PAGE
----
Track us on Twitter: http://twitter.com/storageswiss.

Subscribe to our RSS feed.

George Crump is founder of Storage Switzerland, an analyst firm focused on the virtualization and storage marketplaces. It provides strategic consulting and analysis to storage users, suppliers, and integrators. An industry veteran of more than 25 years, Crump has held engineering and sales positions at various IT industry manufacturers and integrators. Prior to Storage Switzerland, he was CTO at one of the nation's largest integrators.

Comment  | 
Print  | 
More Insights
Comments
Newest First  |  Oldest First  |  Threaded View
News
Former CISA Director Chris Krebs Discusses Risk Management & Threat Intel
Kelly Sheridan, Staff Editor, Dark Reading,  2/23/2021
Edge-DRsplash-10-edge-articles
Security + Fraud Protection: Your One-Two Punch Against Cyberattacks
Joshua Goldfarb, Director of Product Management at F5,  2/23/2021
News
Cybercrime Groups More Prolific, Focus on Healthcare in 2020
Robert Lemos, Contributing Writer,  2/22/2021
Register for Dark Reading Newsletters
White Papers
Video
Cartoon Contest
Current Issue
2021 Top Enterprise IT Trends
We've identified the key trends that are poised to impact the IT landscape in 2021. Find out why they're important and how they will affect you today!
Flash Poll
Building the SOC of the Future
Building the SOC of the Future
Digital transformation, cloud-focused attacks, and a worldwide pandemic. The past year has changed the way business works and the way security teams operate. There is no going back.
Twitter Feed
Dark Reading - Bug Report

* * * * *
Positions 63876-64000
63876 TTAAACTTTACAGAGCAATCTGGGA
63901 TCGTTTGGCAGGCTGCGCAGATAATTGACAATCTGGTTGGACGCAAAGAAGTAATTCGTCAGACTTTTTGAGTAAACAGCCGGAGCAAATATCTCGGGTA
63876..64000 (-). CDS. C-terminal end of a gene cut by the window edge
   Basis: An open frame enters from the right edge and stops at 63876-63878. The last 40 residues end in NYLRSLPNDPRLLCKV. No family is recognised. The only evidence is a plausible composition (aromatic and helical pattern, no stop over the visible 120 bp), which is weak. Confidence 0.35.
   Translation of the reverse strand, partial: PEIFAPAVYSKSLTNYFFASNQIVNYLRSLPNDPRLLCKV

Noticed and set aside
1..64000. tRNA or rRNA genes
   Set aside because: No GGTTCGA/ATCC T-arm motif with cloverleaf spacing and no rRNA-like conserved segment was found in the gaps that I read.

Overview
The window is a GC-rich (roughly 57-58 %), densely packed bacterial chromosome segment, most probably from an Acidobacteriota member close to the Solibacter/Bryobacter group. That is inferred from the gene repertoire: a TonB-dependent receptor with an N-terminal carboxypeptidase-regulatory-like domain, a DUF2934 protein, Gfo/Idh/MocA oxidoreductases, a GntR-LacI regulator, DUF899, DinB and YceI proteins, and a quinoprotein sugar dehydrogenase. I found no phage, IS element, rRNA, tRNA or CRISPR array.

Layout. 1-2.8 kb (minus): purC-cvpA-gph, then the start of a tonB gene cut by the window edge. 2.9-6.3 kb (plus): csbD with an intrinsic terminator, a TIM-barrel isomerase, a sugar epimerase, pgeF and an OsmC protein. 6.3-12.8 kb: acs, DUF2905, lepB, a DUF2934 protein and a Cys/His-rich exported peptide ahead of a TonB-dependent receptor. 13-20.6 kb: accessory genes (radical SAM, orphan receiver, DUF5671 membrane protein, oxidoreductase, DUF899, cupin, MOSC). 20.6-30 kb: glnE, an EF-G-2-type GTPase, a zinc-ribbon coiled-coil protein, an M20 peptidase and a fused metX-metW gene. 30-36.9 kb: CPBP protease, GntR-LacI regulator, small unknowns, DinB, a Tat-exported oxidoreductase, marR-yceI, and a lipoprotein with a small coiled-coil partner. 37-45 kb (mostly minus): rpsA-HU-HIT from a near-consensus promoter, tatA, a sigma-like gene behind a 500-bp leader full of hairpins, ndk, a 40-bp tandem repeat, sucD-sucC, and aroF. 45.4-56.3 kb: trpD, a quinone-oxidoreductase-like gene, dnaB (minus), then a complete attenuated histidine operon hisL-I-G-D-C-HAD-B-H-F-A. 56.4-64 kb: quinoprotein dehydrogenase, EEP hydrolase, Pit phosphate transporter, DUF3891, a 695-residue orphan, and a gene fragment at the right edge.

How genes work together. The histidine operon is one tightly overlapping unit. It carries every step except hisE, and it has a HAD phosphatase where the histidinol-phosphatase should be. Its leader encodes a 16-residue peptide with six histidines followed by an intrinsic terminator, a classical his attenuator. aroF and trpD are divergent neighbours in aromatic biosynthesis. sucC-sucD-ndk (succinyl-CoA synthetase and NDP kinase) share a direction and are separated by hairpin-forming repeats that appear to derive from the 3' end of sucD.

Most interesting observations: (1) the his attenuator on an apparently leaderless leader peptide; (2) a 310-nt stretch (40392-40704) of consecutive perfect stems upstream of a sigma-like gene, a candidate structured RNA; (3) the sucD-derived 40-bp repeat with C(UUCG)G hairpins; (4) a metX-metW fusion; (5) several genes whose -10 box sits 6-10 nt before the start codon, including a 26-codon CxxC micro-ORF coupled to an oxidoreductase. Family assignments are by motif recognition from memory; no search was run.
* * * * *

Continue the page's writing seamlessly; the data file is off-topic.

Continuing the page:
Bug Report
Enterprise Vulnerabilities
From DHS/US-CERT's National Vulnerability Database
CVE-2021-22861
PUBLISHED: 2021-03-03
An improper access control vulnerability was identified in GitHub Enterprise Server that allowed authenticated users of the instance to gain write access to unauthorized repositories via specifically crafted pull requests and REST API requests. An attacker would need to be able to fork the targeted ...
CVE-2021-22862
PUBLISHED: 2021-03-03
An improper access control vulnerability was identified in GitHub Enterprise Server that allowed an authenticated user with the ability to fork a repository to disclose Actions secrets for the parent repository of the fork. This vulnerability existed due to a flaw that allowed the base reference of ...
CVE-2021-22863
PUBLISHED: 2021-03-03
An improper access control vulnerability was identified in the GitHub Enterprise Server GraphQL API that allowed authenticated users of the instance to modify the maintainer collaboration permission of a pull request without proper authorization. By exploiting this vulnerability, an attacker would b...
CVE-2020-10519
PUBLISHED: 2021-03-03
A remote code execution vulnerability was identified in GitHub Enterprise Server that could be exploited when building a GitHub Pages site. User-controlled configuration of the underlying parsers used by GitHub Pages were not sufficiently restricted and made it possible to execute commands on the Gi...
CVE-2021-21353
PUBLISHED: 2021-03-03
Pug is an npm package which is a high-performance template engine. In pug before version 3.0.1, if a remote attacker was able to control the `pretty` option of the pug compiler, e.g. if you spread a user provided object such as the query parameters of a request into the pug template inputs, it was p...